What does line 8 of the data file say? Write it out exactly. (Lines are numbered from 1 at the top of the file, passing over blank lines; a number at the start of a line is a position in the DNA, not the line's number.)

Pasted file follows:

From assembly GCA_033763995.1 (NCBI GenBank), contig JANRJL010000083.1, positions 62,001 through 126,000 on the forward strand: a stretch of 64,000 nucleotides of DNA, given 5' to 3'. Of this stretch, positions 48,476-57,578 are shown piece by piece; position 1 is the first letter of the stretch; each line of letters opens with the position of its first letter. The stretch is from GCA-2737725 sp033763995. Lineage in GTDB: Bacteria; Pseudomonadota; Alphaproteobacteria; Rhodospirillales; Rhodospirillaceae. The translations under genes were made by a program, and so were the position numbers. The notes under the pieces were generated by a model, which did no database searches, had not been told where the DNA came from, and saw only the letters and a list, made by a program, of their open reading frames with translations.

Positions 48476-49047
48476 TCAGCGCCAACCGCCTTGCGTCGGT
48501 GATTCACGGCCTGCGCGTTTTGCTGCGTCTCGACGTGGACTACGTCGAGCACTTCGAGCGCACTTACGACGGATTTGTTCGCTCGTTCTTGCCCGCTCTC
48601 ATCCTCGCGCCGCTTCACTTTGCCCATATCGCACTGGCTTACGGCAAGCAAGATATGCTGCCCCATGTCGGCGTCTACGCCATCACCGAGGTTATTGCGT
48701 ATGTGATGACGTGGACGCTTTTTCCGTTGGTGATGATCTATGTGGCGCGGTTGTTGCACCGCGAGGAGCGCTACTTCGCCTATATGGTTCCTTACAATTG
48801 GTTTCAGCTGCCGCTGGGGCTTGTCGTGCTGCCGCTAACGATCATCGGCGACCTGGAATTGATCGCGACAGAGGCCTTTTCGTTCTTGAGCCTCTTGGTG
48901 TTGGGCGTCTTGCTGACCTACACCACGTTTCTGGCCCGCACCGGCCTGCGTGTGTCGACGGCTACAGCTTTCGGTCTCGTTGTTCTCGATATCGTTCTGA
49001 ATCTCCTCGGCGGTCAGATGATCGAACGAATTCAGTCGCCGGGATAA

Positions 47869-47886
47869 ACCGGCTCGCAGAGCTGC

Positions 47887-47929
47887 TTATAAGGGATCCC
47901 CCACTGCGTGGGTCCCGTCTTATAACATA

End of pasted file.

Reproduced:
48901 TTGGGCGTCTTGCTGACCTACACCACGTTTCTGGCCCGCACCGGCCTGCGTGTGTCGACGGCTACAGCTTTCGGTCTCGTTGTTCTCGATATCGTTCTGA